first deflecting means for causing said electron beam to run on a ring-shaped orbit through said vacuum tube, said first deflecting means including a pair of ring-shaped magnets oppose to each other across said vacuum tube for generating a magnetic field perpendicular to a plane formed by said ring-shaped vacuum tube;
second deflecting means for causing said electron beam to deviate from said ring-shaped orbit, said second deflecting means includes at least one pair of small electromagnets disposed in spaces between opposite pole faces of said ring-shaped magnets and said vacuum tube, for generating a magnetic field opposite to said magnetic field formed by said ring-shaped magnets, to cause said electron beam to deviate radially outwardly from said ring-shaped orbit; and
a target for generating X-rays toward center of said vacuum tube when said electron beam deviating from said ring-shaped orbit by said second deflecting means, impinges thereon, said target being a ring-shaped target having an inside peripheral wall for generating the X-rays toward the center of said vacuum tube;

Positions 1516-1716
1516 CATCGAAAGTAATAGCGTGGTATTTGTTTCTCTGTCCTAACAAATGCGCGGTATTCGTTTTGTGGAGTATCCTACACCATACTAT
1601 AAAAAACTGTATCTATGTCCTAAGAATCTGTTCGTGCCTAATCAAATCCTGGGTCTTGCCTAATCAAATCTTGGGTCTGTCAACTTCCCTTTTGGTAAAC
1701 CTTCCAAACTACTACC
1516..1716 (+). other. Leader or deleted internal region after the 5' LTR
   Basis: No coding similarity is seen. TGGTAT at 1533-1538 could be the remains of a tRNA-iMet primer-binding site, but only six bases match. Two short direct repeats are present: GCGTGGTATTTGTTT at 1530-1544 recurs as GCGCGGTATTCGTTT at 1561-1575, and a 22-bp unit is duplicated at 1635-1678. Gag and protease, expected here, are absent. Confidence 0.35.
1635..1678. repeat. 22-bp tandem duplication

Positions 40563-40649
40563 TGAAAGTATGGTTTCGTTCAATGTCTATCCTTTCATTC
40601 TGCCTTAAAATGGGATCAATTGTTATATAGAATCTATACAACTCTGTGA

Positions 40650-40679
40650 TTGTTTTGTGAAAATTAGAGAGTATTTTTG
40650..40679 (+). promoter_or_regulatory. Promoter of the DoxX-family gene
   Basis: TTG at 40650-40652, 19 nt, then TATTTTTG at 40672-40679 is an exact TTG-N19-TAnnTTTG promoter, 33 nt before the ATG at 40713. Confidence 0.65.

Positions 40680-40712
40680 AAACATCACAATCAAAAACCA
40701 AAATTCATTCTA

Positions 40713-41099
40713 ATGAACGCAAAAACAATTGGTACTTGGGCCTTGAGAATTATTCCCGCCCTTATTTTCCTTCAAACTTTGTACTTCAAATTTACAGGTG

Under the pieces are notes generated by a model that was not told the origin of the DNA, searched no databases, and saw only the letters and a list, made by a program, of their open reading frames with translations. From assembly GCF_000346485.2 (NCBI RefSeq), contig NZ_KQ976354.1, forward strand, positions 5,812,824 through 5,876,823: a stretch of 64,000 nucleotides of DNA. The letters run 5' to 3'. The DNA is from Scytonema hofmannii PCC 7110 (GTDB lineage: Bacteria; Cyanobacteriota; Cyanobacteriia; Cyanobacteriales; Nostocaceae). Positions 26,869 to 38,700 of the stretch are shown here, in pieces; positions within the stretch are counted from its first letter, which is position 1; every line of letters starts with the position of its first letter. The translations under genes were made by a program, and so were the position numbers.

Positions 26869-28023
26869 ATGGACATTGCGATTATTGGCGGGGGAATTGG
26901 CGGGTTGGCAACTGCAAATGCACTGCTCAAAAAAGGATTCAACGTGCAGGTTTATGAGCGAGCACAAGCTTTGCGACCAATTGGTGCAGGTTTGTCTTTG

wherein opposite pole faces of the pair of ring-shaped magnets constituting said first deflecting means are inclined to diverge from each other toward the center of said ring-shaped vacuum tube.
2. A high-speed scan type X-ray generating apparatus for scanning X-ray generating positions along a circumference of an examinee, said apparatus comprising:
a ring-shaped vacuum tube;
at least one electron gun for emitting an accelerated electron beam into said vacuum tube;